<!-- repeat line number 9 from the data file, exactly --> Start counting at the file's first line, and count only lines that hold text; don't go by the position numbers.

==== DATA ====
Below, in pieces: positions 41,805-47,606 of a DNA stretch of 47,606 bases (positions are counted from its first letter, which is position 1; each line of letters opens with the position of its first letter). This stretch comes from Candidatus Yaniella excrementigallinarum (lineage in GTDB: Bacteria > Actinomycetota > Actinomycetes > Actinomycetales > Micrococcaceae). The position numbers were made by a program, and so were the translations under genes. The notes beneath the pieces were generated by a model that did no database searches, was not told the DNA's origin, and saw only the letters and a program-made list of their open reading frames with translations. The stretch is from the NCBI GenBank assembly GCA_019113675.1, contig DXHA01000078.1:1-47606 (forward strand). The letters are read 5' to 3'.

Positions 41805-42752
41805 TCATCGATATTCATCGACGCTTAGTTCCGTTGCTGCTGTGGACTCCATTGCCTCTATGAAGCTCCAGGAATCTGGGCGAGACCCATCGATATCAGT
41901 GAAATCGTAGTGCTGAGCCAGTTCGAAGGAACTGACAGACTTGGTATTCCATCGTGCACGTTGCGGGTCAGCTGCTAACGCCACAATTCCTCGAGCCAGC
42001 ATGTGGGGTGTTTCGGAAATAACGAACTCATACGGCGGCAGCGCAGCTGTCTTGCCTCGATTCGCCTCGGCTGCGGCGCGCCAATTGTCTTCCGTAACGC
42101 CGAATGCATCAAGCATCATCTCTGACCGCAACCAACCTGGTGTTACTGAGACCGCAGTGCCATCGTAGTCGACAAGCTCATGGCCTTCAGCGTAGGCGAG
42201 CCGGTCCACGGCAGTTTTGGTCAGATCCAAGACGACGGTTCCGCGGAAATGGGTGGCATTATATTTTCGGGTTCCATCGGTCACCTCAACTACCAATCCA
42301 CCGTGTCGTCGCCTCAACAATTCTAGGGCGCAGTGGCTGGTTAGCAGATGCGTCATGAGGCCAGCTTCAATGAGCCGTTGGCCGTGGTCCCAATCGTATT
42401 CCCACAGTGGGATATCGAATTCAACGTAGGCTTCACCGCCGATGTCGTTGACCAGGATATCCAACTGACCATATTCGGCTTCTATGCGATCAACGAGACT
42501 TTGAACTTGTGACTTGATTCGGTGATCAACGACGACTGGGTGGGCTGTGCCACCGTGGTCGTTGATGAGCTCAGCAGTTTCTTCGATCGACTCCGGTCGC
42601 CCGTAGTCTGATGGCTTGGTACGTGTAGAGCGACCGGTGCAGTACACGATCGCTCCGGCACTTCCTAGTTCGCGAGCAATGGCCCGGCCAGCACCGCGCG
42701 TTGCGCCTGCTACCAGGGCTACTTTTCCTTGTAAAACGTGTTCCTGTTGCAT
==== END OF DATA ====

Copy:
42401 CCCACAGTGGGATATCGAATTCAACGTAGGCTTCACCGCCGATGTCGTTGACCAGGATATCCAACTGACCATATTCGGCTTCTATGCGATCAACGAGACT